It is called Keratosis Pilaris. There are some product out there that are supposed to help. I am thinking of purchasing something to help my own "chicken skin". If you look it up on the internet you can find more information on the condition and on the products used to treat it.
Maybe you could see an aromatherapist who makes chemical-free creams ...
my son had this condition and it disappeared in two days with my homemade cream - there are certain essential and carrier oils that are fantastic for this!
Extract an article by Lisa Kovalovich:
"Treating keratosis pilaris requires a combination of exfoliation and moisturization. Many dermatologists recommend using a lotion with a high concentration of alpha-hydroxy acid, such as glycolic or lactic acid. These acids literally dissolve dead skin cells, so the buildup around each hair follicle, and therefore the bumps, are diminished. Be sure your AHA lotion includes hydrating ingredients, too; these will help soften the skin, making the bumps less noticeable. Two lotions to try: AmLactin and Dermadoctor KP Duty.
In treating keratosis pilaris, there are a few things to avoid. Skip using harsh scrubs or loofahs on the affected area; while physical exfoliation may seem like a good idea, it can actually tear the skin, creating tiny open wounds. Also squelch the urge to pick or pop keratosis pilaris bumps; doing so can cause scarring and potential infection."
Treating any skin condition requires the following:
1. Give your medical professionals awareness of newly-introduced adventures in alternative/commercial approaches you wish to undertake, assuming you are already taking medication, and a provision granted that anything in the alternative approach doesn't interfere with ongoing treatment ... "this goes with that and that doesn't" sort of stuff. If you have a good "doctor", then they'll run with you, get you off the cortosone and onto some other wonderful habits.
2. Trusting a complimentary medical professional to provide a chemical-free, well-researched product to help with symptoms. If you don't see improvement within days, then forget it. I have personal experience in this and have been surprised by results. (Sheesh ... I was trained in "long-leg syndrome" by an acupuncturist master I trained and worked with for years, right through to healing my infested with excema face without resorting to cortisone).
3. Keep in mind that a lot of commercial products rely on marketing. I've noticed that a few brandnames that work for certain people on this site have been recommended. By all means, try them. In my opinion, natural is best. Keep also in mind that some of them started in their ******* (Estee Lauder and the Body Shop come to mind). Keep in mind that anything you put into/on your body will seep through your bloodstream.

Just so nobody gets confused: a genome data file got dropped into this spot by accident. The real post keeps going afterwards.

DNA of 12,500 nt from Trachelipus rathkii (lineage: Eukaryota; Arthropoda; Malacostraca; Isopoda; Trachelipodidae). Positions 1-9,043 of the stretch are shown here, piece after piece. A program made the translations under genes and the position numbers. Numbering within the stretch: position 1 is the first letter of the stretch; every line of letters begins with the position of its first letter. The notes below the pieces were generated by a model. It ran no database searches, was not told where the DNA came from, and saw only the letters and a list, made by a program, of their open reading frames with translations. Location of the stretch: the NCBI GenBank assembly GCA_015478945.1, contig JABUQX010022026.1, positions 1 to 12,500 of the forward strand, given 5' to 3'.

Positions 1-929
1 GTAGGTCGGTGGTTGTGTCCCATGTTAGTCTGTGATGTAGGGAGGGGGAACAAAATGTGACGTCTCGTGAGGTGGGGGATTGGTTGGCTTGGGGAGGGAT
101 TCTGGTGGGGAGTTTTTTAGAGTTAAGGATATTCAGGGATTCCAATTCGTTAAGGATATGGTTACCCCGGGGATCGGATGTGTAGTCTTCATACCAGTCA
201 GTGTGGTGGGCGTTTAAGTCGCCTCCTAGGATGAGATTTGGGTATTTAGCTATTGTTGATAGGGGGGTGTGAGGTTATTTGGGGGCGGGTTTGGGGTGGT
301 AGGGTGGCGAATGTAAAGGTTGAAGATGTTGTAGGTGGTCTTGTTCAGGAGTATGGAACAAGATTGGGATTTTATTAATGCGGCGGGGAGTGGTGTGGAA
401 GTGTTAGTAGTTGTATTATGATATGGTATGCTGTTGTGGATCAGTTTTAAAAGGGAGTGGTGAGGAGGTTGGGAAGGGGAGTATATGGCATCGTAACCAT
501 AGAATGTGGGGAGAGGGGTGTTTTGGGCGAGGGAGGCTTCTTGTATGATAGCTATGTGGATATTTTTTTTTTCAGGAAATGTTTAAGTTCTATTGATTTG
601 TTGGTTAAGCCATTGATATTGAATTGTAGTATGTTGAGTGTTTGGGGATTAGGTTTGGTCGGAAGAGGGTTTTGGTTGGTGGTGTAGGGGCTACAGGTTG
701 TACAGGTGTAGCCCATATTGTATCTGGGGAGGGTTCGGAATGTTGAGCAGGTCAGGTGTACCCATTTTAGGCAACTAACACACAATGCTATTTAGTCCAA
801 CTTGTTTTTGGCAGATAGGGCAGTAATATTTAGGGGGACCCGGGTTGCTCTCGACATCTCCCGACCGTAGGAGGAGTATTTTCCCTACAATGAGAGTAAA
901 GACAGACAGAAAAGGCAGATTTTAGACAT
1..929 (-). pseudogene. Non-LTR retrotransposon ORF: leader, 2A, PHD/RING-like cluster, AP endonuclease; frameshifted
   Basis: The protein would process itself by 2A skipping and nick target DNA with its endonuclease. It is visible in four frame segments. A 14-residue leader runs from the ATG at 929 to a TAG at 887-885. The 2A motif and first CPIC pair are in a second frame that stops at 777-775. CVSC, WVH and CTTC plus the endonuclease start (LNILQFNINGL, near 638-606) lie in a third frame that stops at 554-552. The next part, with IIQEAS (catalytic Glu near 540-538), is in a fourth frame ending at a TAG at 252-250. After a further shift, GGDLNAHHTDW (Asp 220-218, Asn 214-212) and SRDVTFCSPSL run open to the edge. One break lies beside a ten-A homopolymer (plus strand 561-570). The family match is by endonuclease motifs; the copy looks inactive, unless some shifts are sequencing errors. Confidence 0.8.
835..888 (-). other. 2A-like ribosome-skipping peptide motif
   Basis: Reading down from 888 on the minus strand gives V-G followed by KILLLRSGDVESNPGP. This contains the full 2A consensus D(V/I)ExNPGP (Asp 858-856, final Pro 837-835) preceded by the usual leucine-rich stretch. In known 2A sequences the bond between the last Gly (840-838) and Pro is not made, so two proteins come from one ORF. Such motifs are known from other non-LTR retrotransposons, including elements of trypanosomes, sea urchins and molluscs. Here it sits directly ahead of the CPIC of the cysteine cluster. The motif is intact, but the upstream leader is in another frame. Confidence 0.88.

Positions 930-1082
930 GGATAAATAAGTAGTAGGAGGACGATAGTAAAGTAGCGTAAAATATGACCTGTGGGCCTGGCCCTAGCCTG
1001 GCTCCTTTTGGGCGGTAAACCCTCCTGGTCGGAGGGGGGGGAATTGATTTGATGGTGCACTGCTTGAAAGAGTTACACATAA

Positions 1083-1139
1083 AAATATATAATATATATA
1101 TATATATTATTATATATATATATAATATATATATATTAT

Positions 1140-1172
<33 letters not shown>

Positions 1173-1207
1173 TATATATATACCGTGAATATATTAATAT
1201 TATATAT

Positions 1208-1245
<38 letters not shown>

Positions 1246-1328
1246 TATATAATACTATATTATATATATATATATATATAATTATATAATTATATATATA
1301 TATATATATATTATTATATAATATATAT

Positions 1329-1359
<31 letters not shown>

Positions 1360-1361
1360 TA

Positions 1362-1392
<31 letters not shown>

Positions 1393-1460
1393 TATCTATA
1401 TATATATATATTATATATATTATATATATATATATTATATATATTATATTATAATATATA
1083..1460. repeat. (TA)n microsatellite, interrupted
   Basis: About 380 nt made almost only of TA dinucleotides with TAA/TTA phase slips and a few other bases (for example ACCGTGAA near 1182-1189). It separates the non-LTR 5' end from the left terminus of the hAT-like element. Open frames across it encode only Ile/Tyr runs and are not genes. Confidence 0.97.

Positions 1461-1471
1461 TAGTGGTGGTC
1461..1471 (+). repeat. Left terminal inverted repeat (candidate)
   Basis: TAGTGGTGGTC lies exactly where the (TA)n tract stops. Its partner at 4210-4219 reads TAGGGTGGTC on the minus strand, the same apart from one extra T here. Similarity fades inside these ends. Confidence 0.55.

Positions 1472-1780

4. Also, some skin conditions reflect the inner health (or not) of the body.
It is said that certain skin conditions are reflective AND protective of internal problems. Sometimes it may be better to deal with lymphatic drainage for certain ailments of the skin.
(Just quietly, I came across a website yesterday that had a doctor proclaiming that 15 minutes of oil munching three times a day has a profound effect of clearing toxins in the body ... haven't tried it yet. All I know is that, when a doctor wanted to hit me with cortisone for the excema covering my face, I went into the ******* with an aromatherapist friend and converted aqueous cream and olive oil and some essential oils and it started to work! I now make illustrious creams (starting from scratch with beautiful carrier oils and floral waters and essentials packed with power goodies) that stop people itching, stop breakouts in their tracks, heal scars, burns, deep cracks etc, have me and my friends and other willing humans looking fab at 20-30-40-50-80 something, and want my face-charts for acupressure points that I use on everyone else except me ... lol!).
Keep your passion alive. It's the best thing for your healthy journey ...
I get this also it is very common in people of celtic descent. I find mine improves if I avoid conventional soap and shower gels and instead use cleansers free of sodium laurel sulfate. I especially like the Aveeno shower oil.
I also find bathing in dead sea salt and drinking lots of water help, basically just treat it like a very dry skin and it should smooth out also up your intake of Omega oils. I haven't found that using AHAs and the like have helped with mine although that is what Dr's recommend, but everyone is diffrent!
Unfortunately I think it needs to be constantly managed as it doesn't ever go away completely.
I think a gentle scrubbing is in order -- often this is a result of in-grown hairs and friction (like the back of the calves, the knees and elbows, and the hips). A bit of mircodermabrasion could also help (though that mght be going a bit far).